Corsair HS70 Wireless Gaming Headset Review
We’ve tested a lot of headsets lately, so many in fact that we sometimes forget which model we tested last. The number of new headsets that have hit the market over the past few years is a sure sign that there’s plenty of demand for feature-rich models, and in turn that there are many choices from various manufacturers. So it didn’t surprise when Corsair reached out to us about another new headset, the HS70 Wireless. What did surprise, however, was the price: hitting the market at $100, this model arrives as part of Corsair’s budget-oriented HS lineup rather than its gamer-focused Void lineup, and yet it’s packed with features, starting with that wireless bit we mentioned.
Now, Corsair is no stranger to gaming peripherals, and as far as we’re concerned, it has the gaming keyboard market all locked up. At this point, there’s little reason to buy a keyboard from anyone else. But it’s had its fair share of stumbles in the mouse and heaset market, as we’ve previously found its M65 mouse only mediocre, and its original Void headset below average. Hey, nobody’s perfect, but has Corsair learned anything new when it comes to headset tech that can put it over the top? Read on to find out!
Special thanks to Corsair for providing a sample of the HS70 Wireless Gaming Headset for this review.
Description & Features
The specifications for the HS70 are incredibly impressive given the price, which sits comfortable in the range of similarly-spec’d wired headsets. That includes 50mm drivers, virtual 7.1 surround processing, and a removable boom microphone. Of course, being wireless, however, you also get a built-in battery, good for up to 16 hours of run time according to Corsair, as well as a 40-foot range, which is pretty standard for proprietary wireless. Note that this is not a Bluetooth-compatible headset, and requires the use of the included USB dongle.
The HS70 weights 340g according to our scale, which makes it the heaviest wireless headset we’ve ever tested. Chalk it up to simple but heavy-duty metal construction. Whether that’s a pro or a con comes down to the individual user, but since we’re not too rough on equipment, we would have traded some of that metal for a lighter weight. That being said, a number of headsets we’ve tested in the past have felt flimsy, with creaky joints and cheap-feeling plastics, which the HS70 thankfully avoids.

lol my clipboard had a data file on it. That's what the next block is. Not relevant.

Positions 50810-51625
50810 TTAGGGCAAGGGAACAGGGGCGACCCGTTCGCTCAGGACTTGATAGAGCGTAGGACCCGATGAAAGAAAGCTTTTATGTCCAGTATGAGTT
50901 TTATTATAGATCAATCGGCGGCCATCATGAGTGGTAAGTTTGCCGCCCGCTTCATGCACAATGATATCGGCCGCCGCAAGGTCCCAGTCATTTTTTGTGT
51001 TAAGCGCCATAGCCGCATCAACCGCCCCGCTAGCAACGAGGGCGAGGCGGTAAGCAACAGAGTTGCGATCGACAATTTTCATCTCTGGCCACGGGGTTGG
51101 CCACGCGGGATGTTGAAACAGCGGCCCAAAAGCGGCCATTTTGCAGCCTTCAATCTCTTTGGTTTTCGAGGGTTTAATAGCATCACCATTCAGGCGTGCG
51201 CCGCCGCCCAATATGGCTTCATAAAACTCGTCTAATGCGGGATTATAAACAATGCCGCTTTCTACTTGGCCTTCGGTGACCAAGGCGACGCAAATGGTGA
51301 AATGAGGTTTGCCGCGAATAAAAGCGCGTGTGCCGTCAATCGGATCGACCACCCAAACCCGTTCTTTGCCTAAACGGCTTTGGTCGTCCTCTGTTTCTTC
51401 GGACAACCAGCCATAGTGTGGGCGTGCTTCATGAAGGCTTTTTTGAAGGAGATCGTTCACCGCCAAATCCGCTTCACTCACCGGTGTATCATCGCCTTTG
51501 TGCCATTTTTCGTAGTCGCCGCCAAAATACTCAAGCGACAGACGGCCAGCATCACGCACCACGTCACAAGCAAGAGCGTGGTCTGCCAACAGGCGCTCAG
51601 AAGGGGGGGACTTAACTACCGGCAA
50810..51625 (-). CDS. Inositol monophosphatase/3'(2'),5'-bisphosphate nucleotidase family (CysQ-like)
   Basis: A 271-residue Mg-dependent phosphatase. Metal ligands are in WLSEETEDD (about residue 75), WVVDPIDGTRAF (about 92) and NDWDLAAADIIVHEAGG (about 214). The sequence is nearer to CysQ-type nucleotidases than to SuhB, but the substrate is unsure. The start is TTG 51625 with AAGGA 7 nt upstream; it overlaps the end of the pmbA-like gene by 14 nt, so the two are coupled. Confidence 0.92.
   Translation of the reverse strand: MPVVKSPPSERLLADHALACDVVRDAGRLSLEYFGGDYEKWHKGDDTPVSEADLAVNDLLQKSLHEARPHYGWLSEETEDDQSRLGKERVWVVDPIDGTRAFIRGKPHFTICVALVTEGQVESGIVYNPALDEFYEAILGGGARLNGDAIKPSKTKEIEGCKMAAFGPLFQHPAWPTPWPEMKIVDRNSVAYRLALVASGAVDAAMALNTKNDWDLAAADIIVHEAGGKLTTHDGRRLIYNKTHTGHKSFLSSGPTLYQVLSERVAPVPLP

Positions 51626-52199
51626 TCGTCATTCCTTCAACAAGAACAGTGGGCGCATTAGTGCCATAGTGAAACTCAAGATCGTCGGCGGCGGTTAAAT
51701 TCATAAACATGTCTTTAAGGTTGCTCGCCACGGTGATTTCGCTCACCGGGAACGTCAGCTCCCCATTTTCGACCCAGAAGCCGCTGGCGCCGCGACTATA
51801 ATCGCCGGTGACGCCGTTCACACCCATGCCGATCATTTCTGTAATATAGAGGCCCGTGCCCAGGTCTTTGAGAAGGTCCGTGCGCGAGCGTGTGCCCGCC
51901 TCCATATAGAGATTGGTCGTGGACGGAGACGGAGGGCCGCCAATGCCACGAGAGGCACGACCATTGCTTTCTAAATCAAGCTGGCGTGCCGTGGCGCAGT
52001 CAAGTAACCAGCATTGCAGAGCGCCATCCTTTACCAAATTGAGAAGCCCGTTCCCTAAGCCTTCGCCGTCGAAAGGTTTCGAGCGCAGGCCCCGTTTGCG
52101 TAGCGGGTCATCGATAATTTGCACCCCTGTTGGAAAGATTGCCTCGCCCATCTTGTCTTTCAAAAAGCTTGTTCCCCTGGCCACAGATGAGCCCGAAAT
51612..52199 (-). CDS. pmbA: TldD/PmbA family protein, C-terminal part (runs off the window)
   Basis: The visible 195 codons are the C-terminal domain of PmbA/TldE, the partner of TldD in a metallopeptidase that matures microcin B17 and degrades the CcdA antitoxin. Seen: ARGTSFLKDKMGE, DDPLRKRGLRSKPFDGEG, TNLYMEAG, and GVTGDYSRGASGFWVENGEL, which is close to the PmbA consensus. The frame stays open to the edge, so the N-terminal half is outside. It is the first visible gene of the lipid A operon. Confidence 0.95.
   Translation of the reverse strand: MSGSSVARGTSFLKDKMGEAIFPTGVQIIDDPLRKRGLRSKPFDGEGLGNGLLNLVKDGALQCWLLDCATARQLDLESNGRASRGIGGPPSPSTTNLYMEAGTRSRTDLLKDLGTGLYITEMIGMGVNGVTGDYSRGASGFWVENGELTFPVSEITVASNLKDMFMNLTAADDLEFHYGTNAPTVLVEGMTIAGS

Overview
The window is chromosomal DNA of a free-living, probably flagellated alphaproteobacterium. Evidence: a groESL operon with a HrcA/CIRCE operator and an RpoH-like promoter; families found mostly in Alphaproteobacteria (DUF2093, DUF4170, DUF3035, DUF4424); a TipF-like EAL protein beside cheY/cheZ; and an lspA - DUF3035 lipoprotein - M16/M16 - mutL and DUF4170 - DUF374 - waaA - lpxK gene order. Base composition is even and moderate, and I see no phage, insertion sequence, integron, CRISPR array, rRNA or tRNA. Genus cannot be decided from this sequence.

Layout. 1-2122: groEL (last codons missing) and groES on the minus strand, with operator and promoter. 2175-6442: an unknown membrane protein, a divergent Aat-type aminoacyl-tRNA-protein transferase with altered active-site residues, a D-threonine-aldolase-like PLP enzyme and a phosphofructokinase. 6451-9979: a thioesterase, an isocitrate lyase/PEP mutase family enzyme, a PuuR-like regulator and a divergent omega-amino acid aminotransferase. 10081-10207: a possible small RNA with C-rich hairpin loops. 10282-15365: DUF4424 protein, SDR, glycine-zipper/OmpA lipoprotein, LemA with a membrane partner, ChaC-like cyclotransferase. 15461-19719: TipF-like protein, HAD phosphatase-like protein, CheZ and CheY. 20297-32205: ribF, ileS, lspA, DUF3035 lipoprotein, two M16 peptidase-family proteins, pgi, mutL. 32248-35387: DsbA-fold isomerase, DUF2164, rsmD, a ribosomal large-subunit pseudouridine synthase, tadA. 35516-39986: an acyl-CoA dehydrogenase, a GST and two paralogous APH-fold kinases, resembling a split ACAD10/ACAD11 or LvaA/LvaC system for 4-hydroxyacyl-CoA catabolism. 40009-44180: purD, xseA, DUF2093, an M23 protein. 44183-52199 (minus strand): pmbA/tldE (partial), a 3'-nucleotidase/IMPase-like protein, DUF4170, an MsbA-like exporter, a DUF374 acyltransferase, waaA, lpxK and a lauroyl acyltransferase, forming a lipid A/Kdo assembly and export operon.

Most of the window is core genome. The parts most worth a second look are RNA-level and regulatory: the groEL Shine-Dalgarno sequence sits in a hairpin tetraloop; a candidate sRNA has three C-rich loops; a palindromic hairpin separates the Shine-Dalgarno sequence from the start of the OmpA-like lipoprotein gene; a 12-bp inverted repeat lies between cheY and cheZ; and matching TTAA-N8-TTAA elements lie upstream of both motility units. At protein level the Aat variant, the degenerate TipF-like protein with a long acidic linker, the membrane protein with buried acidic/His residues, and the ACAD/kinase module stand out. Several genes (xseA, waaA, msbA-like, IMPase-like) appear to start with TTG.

To get the most out of the HS70, you definitely need to download the latest iCUE software from Corsair, which integrates all the functions of several older software suites into one system. In addition to the stereo/surround selection button, it had a great feature hidden away in the “Dashboard” tab: the battery meter. You could go a long time using the HS70 without ever realizing that there was actually a way to know how much battery life you have left! Another cool Easter egg: once you install iCUE, the HS70 is endowed with voice prompts like “initiating auto power-down”, “7.1 Surround”, and “microphone muted.” It’s very cool, but only available if you’re running the HS70 with iCUE in the background. Without iCUE, you just get far less informative beeps for button presses.
Interestingly, although one of iCUE’s main functions is to control RGB lighting, the HS70 has no lighting whatsoever. If you’re a fan of RGB effects, that may be a let down, but we honestly welcome it as a breath of fresh air in the headset market. That’s not because we dislike RGB lighting; to the contrary, we love it, but we’ve found that lighting on headsets is simply counter-productive. It drains precious battery life, while adding little to the user experience, given that headsets are typically situated on, you know, the user’s head!
In the video below, we provide a full overview of the styling and features of the HS70, as well as an evaluation of the onboard microphone, which we used to record the audio!
Hopefully that video sums up just about all of the HS70’s features, so let’s jump into the discussion of performance.
When it comes to performance, comfort and fit may be the very first thing you’ll notice when using a headset. We’re happy to say that overall, the HS70 doesn’t disappoint. The padded earcups feature a leatherette material that felt well-cushioned while still being reasonably breathable. While “sport mesh” is often touted by competing headsets as better for intense gaming sessions, it’s invariably less comfortable due to the somewhat scratchy texture. In terms of the the shape of the earcups, Corsair continues to buck the trend, not all that different from what it did with it’s oddly-shaped trapezoidal cups on its Void headset lineup. This time, Corsair goes with a more traditional oval shape, but the earcups are incredibly large, and similar to the Void line can completely surround the ear without touching it. This may or may not be advantageous, depending on the user, but we felt that it made the HS70 feel just a bit too big.